Shapeshifting attachment: exploring multi-dimensional people-place bonds in place-based citizen science.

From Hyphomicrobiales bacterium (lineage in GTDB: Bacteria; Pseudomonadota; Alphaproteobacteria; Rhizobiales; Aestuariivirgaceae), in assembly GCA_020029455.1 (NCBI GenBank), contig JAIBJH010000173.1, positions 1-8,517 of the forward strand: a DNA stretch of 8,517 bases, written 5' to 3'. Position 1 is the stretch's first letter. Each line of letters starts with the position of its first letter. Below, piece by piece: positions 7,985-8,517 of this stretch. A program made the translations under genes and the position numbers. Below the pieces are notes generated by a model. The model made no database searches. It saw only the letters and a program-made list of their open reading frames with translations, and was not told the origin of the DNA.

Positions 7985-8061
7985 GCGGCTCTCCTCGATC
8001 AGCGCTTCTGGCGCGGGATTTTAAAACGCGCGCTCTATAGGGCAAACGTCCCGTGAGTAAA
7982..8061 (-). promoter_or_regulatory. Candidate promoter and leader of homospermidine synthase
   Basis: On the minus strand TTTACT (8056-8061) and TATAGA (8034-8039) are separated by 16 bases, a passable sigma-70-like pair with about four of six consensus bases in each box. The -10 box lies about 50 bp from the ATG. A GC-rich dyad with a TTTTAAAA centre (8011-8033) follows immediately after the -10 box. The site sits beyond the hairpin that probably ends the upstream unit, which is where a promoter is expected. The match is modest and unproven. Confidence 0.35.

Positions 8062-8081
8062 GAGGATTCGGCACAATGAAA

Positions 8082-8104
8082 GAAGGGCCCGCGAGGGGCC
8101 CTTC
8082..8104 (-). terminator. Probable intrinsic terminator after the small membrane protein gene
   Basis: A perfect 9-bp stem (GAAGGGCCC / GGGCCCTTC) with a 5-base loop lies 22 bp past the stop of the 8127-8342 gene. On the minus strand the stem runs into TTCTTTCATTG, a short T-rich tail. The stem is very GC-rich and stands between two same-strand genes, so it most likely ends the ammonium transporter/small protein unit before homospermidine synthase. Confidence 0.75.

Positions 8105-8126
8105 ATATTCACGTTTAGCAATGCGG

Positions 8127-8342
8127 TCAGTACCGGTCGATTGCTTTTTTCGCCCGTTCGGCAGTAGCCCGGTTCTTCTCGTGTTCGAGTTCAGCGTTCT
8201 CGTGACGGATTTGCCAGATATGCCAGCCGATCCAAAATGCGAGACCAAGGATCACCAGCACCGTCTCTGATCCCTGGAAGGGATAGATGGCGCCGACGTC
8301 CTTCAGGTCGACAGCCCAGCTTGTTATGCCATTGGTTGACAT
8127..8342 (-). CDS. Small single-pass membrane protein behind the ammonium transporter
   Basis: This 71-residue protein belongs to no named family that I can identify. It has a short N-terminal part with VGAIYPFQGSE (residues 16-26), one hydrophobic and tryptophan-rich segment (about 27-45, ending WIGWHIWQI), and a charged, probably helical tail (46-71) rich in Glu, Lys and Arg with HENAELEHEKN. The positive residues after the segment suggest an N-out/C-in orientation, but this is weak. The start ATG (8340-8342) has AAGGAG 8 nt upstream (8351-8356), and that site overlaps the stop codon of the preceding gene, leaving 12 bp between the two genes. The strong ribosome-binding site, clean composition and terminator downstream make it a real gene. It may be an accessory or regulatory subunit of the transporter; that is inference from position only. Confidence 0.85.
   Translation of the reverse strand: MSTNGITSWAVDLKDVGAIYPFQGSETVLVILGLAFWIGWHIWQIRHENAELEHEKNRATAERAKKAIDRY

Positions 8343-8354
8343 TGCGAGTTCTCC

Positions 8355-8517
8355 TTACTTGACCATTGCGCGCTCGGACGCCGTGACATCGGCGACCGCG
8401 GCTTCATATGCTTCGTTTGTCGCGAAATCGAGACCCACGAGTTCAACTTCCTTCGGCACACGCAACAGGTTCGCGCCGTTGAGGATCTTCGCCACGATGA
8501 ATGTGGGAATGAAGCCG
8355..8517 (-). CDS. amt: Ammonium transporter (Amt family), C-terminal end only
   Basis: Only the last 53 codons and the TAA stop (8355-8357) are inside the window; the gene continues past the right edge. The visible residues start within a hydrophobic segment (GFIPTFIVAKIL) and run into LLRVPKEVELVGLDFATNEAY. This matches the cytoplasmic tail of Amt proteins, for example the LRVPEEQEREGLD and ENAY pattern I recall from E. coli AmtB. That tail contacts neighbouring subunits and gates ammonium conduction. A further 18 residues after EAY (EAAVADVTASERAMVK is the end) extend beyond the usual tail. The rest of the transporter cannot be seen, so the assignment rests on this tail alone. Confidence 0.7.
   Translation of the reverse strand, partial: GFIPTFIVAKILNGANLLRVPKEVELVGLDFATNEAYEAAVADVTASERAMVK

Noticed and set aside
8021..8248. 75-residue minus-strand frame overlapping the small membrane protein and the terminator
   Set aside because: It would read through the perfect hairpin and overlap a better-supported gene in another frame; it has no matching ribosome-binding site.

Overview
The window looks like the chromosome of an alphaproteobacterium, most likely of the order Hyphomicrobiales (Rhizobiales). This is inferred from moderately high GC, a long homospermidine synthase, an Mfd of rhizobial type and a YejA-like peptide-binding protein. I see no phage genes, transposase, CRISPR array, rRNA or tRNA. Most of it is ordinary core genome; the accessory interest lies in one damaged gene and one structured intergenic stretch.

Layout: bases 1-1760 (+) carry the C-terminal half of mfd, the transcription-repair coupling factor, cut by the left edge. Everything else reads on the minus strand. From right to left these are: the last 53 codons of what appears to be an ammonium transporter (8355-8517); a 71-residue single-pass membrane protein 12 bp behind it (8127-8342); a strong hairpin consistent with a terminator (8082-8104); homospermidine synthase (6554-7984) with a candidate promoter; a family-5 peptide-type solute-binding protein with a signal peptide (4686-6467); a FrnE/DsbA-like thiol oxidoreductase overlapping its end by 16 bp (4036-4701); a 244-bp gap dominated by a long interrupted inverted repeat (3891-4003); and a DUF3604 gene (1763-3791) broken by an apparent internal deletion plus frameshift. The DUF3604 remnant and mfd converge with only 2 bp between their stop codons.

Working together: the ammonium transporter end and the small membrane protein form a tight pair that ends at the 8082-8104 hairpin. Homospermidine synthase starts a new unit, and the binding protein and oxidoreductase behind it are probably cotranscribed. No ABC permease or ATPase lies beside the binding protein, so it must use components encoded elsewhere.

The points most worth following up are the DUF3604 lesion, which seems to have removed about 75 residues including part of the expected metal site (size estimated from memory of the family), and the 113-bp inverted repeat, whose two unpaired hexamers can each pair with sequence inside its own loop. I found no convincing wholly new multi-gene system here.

Research on citizen science programmes has highlighted that they can foster science content and knowledge gain, enhance pro-environmental behaviour and cultivate civic action among participants. Especially in the case of place-based citizen science, which requires hands-on repeated activity in an out-of-door setting through a scientific lens, evidence suggests that some of these outcomes may be linked to the unique people-place relationships and interactions afforded by such programmes. Even still, studies that empirically examine the influence of place on citizen science participant and programme outcomes are scant. This is due, in part, to the methodological challenges involved in interrogating complex aspects of a person's sense of place-aspects like place attachment-the emotional bonds between people and place. Here, an adapted three-dimensional model of place attachment is proposed as a theoretical framework from which place-based citizen science experiences and outcomes might be empirically examined in depth. The model, which posits personal, social and natural environment dimensions of place attachment is contextualized with research findings from the US-based Coastal Observation and Seabird Survey Team (COASST) citizen science programme. Data from COASST suggest that participants do exhibit place attachment in all three dimensions of attachment, categorized within seven unique constructs, although questions remain regarding the unique intensity, make-up (shape) and scale (spatial, social and nature-science) of individual-level attachment along the three central dimensions. Critically, more research is needed to investigate whether the unique place attachment 'profile' of participants is a function of personal, social or programmatic variables pre- and post-programme participation. To encourage further scholarship on potential links between the experiences, exposures and programme components of place-based citizen science and the place attachment profiles of participants, this paper includes a brief review of the research opportunities presented by the adapted three-dimensional place attachment model discussed. Advancing this line of inquiry is an important component of broader efforts to understand how sense of place is altered via place-based citizen science and whether or not that is linked to specific programme outputs or participant outcomes in science knowledge, ecological understanding and civic engagement.